By Cy Adler
Hudson waters were indeed filthy when Pete Seeger and I walked along the river more than 30 years ago.
Pete and others were instrumental in urging cleanup of the river. But the path to the real cleanup of the Hudson was paved by several socio-economic trends:
- the Container Revolution of the 1950's which pulled polluting ships from Hudson piers,
- the loss of jobs and de-industrialization of the Hudson Valley, and
- the building of billion-dollar sewage treatment plants along the river.
Pete loved to sail on the Clearwater sloop; it gave him the opportunity to sail the river he loved and sing with a receptive, captive audience.
Pete was a true Hudson River rat, a great shorewalker and a friend. In the 1980's he joined The Shorewalkers as a life member. [The Shorewalkers is a conservation group focused on the enjoyment and development of downstate riverside trails and parks.]
Pete picked the tune and helped write lyrics to “The Shorewalkers Saunter,” based on Lead Belly blues style. It has become a river-walking standard.
“You don’t know, you don’t know this town,
You don’t know, you don’t know this town,
Till you join the Shorewalkers and they get you walking around.
“You can take a yellow cab or a subway cheap and fleet,
You can take yellow cab or a subway cheap and fleet,
But you’ll see a lot more walking on your own two feet....”
You can hear it on www.shorewalkers.org and YouTube.
Pete not only wrote the introduction to my first book, Walking Manhattan’s Rim—The Great Saunter, but he walked the whole 32 miles around Manhattan Island. It took him four years to do it. At the South Street Seaport we gave him a certificate of accomplishment. He also walked the Harlem River and East Side River legs of the Great Saunter to Carl Schurz Park where he played his guitar and sang with the other walkers.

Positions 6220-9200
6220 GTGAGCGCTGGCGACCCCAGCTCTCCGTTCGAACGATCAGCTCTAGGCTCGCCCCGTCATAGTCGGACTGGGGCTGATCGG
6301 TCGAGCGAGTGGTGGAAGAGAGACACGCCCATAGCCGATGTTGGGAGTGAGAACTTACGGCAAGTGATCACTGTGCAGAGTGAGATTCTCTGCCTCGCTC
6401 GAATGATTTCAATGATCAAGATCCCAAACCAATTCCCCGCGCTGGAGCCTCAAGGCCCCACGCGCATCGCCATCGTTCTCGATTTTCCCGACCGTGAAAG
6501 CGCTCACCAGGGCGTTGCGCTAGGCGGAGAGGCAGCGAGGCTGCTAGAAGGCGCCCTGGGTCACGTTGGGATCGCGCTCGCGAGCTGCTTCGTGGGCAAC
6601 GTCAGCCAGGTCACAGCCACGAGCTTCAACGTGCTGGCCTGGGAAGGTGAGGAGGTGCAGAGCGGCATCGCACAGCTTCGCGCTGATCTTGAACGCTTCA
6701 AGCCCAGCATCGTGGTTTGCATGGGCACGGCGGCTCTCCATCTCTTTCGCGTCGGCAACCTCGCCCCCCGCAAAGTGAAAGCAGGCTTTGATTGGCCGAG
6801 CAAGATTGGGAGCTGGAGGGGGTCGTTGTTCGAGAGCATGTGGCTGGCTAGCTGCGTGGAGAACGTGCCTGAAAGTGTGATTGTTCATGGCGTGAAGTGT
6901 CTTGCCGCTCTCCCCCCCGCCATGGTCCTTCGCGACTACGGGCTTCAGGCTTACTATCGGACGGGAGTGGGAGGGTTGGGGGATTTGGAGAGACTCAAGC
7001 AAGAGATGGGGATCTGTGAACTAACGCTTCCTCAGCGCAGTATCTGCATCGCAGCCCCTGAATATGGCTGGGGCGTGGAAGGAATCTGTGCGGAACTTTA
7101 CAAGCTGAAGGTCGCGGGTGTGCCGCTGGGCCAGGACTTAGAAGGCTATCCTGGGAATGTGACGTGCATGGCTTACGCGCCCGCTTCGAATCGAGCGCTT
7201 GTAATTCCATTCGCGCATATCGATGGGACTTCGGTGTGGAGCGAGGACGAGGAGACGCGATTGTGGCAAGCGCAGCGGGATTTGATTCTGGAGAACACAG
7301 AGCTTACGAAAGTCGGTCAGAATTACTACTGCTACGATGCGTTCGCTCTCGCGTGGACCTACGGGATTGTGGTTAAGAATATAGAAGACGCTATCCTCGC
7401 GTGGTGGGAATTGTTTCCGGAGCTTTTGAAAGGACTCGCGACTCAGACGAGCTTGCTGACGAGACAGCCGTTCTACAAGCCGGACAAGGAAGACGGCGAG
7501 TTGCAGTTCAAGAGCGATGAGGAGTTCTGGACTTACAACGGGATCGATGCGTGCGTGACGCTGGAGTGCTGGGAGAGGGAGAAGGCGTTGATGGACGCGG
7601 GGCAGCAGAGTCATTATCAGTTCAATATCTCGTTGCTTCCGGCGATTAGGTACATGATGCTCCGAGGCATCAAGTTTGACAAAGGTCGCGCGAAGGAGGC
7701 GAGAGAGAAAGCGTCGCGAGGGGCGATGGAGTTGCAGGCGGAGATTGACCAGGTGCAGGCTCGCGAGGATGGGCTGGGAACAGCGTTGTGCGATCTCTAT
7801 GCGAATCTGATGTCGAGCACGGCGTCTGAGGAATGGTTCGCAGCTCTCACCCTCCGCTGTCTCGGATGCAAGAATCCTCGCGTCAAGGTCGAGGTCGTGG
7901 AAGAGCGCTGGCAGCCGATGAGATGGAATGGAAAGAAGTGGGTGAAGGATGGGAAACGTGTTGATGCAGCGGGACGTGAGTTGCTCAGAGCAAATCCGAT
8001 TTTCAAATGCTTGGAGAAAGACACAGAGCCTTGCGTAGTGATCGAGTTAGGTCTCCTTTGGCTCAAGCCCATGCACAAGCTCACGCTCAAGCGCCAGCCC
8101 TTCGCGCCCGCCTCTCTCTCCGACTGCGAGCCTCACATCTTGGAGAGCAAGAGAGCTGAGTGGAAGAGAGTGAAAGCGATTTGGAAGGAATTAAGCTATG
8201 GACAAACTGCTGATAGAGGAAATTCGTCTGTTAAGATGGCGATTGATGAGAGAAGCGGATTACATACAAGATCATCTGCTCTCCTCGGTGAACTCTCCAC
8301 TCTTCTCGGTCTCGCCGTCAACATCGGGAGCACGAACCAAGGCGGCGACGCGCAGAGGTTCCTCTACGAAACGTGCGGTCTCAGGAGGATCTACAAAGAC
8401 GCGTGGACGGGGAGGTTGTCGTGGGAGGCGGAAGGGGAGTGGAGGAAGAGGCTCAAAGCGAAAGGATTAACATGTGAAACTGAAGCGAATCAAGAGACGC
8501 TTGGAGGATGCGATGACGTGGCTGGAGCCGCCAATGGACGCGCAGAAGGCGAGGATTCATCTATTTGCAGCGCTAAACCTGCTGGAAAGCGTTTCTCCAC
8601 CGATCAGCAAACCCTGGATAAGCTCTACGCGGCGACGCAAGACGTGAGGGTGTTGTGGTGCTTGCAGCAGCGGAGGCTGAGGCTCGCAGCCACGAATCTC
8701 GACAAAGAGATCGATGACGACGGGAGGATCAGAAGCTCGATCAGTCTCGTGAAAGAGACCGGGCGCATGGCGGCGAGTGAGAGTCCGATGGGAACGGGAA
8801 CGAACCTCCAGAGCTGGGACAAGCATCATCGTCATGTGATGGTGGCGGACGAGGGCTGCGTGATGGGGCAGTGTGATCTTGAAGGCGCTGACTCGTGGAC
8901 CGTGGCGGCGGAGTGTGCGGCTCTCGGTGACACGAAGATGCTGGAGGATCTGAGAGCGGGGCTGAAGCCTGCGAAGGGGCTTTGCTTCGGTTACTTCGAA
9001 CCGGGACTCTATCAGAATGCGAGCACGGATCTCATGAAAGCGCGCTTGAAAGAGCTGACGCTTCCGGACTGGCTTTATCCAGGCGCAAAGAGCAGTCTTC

“I love the title, ‘Batt to Bear, For folks who like walking from here to there,’” Pete wrote in the introduction to my second book, Walking the Hudson — From The Battery To Bear Mountain.
Together we explored on foot the changing shore of the Hudson River north of Peekskill and south of the Poughkeepsie bridge. He drove us to the river in his red electric truck.... On a hot August day I lent him my long-sleeved tan shirt since he was very sensitive to the sun.
Just last year, Pete wrote the music for a song against gun violence: “Hurrah, hurray for the NRA, Another kid was killed today.”
Toshi, his wife of 70 years, and Pete were always welcoming and cordial. I stayed a few times in his Beacon hill-house overlooking the Hudson, enjoying sounds were birds and freight trains hooting across the Hudson.
Pete had an extraordinary range of interests and a well-read knowledge of science and history, and of course politics. He would come up with facts which amazed me. In a telephone conversation one day, he talked about American history during the Taft Administration ... and then how African drummers communicate ...and then philosophy of Greece.... and then sang a song. We will miss him.
Since Pete did not use a computer, we communicated mainly by phone and U.S. mail. I have three thick folders of correspondence. Lots of postal cards with his clear scripts, songs on staffs that he drew. Not sure what to do with the folders.
To raise money for NYC Friends of Clearwater, Pete sang at a hoot in my apartment. We sang a river song he liked:
We shall walk along the river in the end, in the end, We shall walk along that river in the end,
Black and white and brown and tan,
Billionaire and beggar man,
We shall walk along that river in the end.
An extraordinary singing man has walked along that river for the last time. We will miss him.
Cy Adler, 87, an oceanographer and teacher, is a member of the New York City Group and “the walking guru of Manhattan.” As president of Shorewalkers, which is 30 years old this year, he celebrates walking and exploring the city on foot, with special interest in The Great Saunter. It is “the most beautiful and longest urban shore hike in the United States,” which circles through Manhattan’s waterfront parks and promenades.